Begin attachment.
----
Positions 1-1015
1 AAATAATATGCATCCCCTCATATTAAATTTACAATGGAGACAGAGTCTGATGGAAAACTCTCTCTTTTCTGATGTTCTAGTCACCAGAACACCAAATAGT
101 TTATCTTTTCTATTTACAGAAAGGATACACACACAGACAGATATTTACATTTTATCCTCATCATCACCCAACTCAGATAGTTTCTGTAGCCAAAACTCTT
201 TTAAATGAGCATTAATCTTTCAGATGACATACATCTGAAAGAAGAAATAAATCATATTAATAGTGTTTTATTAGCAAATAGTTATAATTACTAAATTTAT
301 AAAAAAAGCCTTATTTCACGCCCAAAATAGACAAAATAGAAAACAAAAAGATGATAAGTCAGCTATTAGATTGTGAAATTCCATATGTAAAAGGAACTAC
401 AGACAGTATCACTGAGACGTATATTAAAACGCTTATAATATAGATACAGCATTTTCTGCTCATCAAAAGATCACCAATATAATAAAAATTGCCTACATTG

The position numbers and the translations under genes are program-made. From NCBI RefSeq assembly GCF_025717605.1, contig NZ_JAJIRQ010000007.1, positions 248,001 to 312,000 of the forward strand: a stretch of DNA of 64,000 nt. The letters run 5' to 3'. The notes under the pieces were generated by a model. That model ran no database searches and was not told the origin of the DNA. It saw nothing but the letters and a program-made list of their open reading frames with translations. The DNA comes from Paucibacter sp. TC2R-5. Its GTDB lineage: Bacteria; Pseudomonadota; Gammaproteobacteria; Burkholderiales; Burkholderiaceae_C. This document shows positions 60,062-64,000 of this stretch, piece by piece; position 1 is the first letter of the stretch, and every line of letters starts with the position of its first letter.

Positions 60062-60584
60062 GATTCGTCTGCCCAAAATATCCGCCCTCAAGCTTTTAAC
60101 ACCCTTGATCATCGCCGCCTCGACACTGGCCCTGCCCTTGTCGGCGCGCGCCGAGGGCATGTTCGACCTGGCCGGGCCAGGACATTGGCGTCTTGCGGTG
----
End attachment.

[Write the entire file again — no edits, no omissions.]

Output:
Positions 1-1015
1 AAATAATATGCATCCCCTCATATTAAATTTACAATGGAGACAGAGTCTGATGGAAAACTCTCTCTTTTCTGATGTTCTAGTCACCAGAACACCAAATAGT
101 TTATCTTTTCTATTTACAGAAAGGATACACACACAGACAGATATTTACATTTTATCCTCATCATCACCCAACTCAGATAGTTTCTGTAGCCAAAACTCTT
201 TTAAATGAGCATTAATCTTTCAGATGACATACATCTGAAAGAAGAAATAAATCATATTAATAGTGTTTTATTAGCAAATAGTTATAATTACTAAATTTAT
301 AAAAAAAGCCTTATTTCACGCCCAAAATAGACAAAATAGAAAACAAAAAGATGATAAGTCAGCTATTAGATTGTGAAATTCCATATGTAAAAGGAACTAC
401 AGACAGTATCACTGAGACGTATATTAAAACGCTTATAATATAGATACAGCATTTTCTGCTCATCAAAAGATCACCAATATAATAAAAATTGCCTACATTG

The position numbers and the translations under genes are program-made. From NCBI RefSeq assembly GCF_025717605.1, contig NZ_JAJIRQ010000007.1, positions 248,001 to 312,000 of the forward strand: a stretch of DNA of 64,000 nt. The letters run 5' to 3'. The notes under the pieces were generated by a model. That model ran no database searches and was not told the origin of the DNA. It saw nothing but the letters and a program-made list of their open reading frames with translations. The DNA comes from Paucibacter sp. TC2R-5. Its GTDB lineage: Bacteria; Pseudomonadota; Gammaproteobacteria; Burkholderiales; Burkholderiaceae_C. This document shows positions 60,062-64,000 of this stretch, piece by piece; position 1 is the first letter of the stretch, and every line of letters starts with the position of its first letter.

Positions 60062-60584
60062 GATTCGTCTGCCCAAAATATCCGCCCTCAAGCTTTTAAC
60101 ACCCTTGATCATCGCCGCCTCGACACTGGCCCTGCCCTTGTCGGCGCGCGCCGAGGGCATGTTCGACCTGGCCGGGCCAGGACATTGGCGTCTTGCGGTG